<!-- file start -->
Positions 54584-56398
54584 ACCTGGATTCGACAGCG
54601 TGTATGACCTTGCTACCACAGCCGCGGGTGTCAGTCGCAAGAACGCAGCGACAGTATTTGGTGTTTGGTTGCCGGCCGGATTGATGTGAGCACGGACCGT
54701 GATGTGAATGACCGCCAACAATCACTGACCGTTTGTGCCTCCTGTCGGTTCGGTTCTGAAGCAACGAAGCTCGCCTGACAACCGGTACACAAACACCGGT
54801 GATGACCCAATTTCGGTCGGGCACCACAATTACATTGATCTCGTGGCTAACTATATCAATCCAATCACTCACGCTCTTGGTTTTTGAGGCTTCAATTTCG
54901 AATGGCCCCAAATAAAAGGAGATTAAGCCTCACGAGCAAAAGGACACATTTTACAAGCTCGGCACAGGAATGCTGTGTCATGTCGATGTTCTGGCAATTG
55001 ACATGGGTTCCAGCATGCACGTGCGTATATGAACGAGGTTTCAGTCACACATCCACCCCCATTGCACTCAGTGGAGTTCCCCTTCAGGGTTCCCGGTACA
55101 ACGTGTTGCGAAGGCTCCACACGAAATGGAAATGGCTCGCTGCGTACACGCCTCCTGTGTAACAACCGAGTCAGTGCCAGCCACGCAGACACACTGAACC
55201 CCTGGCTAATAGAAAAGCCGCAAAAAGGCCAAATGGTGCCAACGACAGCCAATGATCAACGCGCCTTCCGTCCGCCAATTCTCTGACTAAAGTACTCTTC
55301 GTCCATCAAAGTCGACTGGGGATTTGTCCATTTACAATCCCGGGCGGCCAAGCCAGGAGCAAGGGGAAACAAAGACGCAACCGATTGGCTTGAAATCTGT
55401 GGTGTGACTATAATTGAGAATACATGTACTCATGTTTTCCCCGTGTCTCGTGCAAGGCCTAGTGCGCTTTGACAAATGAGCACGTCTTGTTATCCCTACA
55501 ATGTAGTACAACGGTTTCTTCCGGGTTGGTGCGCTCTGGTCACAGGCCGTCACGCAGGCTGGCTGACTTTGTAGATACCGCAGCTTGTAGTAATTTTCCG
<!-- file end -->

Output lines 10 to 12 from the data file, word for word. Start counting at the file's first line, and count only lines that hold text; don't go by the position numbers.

55301 GTCCATCAAAGTCGACTGGGGATTTGTCCATTTACAATCCCGGGCGGCCAAGCCAGGAGCAAGGGGAAACAAAGACGCAACCGATTGGCTTGAAATCTGT
55401 GGTGTGACTATAATTGAGAATACATGTACTCATGTTTTCCCCGTGTCTCGTGCAAGGCCTAGTGCGCTTTGACAAATGAGCACGTCTTGTTATCCCTACA
55501 ATGTAGTACAACGGTTTCTTCCGGGTTGGTGCGCTCTGGTCACAGGCCGTCACGCAGGCTGGCTGACTTTGTAGATACCGCAGCTTGTAGTAATTTTCCG